You may want to take a swig of olive oil the next time you head to the beach or out on a hike. New research suggests consuming olive oil may help protect your face from the sun's aging effects - or so-called “photo-aging.”
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Photo by Chris Fleizach, courtesy of Wikimedia Commons[/caption]
“Our findings provide support for a beneficial role of olive oil in preventing severe facial photo-aging,” the researchers wrote in their study. “A lower risk of severe photo-aging was associated with higher intakes of monounsaturated fatty acids from olive oil in both sexes."
The French study was carried by PubMed Central, an electronic archive at the U.S. National Institutes of Health's National Library of Medicine.
Researchers studied 1,264 women and 1,655 men, between 45 and 60 years old. The results suggested that a lower risk of severe photo-aging was tied to higher consumption of monounsaturated fatty acids from olive oil and other vegetable oils.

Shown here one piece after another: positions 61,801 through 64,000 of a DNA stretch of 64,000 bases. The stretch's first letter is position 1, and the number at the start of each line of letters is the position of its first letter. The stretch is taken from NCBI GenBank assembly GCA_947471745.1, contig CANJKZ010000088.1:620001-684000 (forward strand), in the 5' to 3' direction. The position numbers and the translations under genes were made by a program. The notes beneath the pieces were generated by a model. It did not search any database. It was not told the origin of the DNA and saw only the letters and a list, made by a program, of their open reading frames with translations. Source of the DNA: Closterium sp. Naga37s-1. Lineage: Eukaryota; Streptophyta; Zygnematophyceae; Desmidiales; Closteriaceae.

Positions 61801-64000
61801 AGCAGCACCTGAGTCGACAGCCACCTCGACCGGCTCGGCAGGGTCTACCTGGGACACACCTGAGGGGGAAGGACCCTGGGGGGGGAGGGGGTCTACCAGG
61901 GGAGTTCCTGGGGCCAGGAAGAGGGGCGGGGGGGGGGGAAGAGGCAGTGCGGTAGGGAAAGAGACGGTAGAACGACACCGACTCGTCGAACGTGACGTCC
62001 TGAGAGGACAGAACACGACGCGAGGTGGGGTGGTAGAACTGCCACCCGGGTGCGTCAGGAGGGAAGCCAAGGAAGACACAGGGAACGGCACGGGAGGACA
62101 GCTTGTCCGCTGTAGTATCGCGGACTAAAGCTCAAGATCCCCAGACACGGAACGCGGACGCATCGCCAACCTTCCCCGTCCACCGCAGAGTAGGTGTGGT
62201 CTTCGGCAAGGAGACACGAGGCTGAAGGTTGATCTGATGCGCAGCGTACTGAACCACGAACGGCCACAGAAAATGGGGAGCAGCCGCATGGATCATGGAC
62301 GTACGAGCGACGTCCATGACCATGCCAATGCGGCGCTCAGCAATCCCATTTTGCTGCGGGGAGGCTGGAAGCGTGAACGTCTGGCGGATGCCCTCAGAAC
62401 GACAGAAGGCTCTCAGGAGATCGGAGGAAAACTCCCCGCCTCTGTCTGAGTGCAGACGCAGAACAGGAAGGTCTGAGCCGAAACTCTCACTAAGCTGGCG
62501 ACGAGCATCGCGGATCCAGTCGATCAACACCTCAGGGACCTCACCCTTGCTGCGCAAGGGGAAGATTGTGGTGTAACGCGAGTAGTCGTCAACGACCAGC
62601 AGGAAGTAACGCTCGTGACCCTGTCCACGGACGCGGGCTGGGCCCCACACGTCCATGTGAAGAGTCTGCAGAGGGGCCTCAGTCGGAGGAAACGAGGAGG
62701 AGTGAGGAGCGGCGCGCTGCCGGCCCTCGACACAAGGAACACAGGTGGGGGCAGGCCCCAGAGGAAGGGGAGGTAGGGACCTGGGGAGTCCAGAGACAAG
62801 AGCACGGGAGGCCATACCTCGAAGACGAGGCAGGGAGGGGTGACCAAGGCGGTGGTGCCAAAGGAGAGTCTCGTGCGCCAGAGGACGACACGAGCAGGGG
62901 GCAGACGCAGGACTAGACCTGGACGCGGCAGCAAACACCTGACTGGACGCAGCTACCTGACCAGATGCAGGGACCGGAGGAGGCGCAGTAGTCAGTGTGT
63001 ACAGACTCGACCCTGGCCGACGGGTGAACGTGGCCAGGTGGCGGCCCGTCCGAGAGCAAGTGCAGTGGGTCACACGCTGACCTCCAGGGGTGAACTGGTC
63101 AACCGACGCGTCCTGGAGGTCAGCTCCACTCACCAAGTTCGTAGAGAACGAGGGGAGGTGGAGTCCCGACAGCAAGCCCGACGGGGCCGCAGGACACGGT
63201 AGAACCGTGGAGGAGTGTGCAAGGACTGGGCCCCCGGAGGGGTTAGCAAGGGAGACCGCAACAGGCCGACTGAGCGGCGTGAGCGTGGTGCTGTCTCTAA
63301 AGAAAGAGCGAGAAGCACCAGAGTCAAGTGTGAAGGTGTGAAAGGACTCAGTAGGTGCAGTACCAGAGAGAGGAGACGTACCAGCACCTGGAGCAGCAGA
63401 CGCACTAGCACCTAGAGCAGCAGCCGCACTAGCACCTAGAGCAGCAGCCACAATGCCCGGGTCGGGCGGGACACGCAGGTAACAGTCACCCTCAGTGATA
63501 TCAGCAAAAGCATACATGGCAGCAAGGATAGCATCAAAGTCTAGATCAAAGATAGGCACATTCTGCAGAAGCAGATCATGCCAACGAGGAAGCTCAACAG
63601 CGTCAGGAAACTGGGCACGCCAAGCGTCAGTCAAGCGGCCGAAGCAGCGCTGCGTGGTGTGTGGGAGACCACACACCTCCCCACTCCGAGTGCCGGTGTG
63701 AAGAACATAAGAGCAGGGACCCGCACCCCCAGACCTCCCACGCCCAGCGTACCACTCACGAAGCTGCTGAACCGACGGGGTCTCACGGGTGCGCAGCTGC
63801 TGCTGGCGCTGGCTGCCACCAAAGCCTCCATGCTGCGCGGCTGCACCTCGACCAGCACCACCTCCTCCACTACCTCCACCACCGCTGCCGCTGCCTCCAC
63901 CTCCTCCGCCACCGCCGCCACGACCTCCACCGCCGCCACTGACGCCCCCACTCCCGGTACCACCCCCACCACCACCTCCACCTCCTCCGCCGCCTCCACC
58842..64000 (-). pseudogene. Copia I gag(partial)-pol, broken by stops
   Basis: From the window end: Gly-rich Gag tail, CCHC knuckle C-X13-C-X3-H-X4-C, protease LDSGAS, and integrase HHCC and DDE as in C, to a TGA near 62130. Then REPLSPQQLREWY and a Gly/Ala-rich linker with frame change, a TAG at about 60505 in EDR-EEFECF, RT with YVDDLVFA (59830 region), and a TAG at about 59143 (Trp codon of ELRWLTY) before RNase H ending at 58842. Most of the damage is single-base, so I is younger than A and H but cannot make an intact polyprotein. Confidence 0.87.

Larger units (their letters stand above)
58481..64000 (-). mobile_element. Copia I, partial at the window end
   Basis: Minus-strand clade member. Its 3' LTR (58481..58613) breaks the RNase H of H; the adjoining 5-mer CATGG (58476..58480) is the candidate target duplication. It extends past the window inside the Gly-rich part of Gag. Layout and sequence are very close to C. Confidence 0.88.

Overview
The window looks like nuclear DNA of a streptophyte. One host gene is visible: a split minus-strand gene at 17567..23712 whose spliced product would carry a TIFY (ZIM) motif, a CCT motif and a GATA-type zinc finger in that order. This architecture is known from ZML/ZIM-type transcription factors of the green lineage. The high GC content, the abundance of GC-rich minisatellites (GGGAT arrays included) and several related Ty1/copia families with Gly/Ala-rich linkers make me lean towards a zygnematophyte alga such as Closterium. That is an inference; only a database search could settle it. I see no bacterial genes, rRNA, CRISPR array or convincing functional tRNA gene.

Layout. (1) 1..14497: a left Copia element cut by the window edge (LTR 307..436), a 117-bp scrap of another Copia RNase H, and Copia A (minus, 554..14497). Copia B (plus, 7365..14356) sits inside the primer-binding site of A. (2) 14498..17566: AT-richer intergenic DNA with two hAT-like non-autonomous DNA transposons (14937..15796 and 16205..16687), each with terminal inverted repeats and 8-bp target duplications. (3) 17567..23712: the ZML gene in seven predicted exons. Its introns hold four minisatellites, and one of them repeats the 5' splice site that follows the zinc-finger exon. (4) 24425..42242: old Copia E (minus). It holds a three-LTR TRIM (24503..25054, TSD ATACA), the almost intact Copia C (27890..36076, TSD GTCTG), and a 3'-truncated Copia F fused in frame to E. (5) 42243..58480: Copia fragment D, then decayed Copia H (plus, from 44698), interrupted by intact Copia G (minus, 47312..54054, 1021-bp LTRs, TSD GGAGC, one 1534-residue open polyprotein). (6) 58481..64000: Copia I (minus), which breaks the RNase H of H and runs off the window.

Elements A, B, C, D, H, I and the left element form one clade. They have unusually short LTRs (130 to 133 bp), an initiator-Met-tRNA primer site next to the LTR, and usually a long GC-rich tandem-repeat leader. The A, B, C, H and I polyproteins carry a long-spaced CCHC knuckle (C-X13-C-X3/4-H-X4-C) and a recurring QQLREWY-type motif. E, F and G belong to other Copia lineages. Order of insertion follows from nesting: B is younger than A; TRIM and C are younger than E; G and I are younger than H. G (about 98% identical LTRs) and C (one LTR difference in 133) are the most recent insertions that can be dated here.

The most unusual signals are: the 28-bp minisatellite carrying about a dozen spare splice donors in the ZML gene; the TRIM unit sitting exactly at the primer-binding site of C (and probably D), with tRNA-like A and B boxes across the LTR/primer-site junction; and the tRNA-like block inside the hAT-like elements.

However, olive oilmay deliver the biggest benefit versus the other two most commonly consumed vegetable oils, peanut and sunflower.
“Of the three most frequently consumed oils,” the researchers wrote, “a significant association was found for olive oil.” The researchers reported no such association was found from consumption of monounsaturated fatty acids that come from animal sources, including dairy products, meat, or processed meat.
In addition, the study found “healthy diet habits associated with olive oil consumption” may play a role, too, in protecting your face from the sun’s aging effects.
“The consumption of olive oil in our population was also positively associated with high consumption of fruits, vegetables, fish and tea, and negatively associated with sweet products, butter and milk,” the researchers said. “In that sense, the consumption of olive oil could also be considered as a marker of a healthy diet.”
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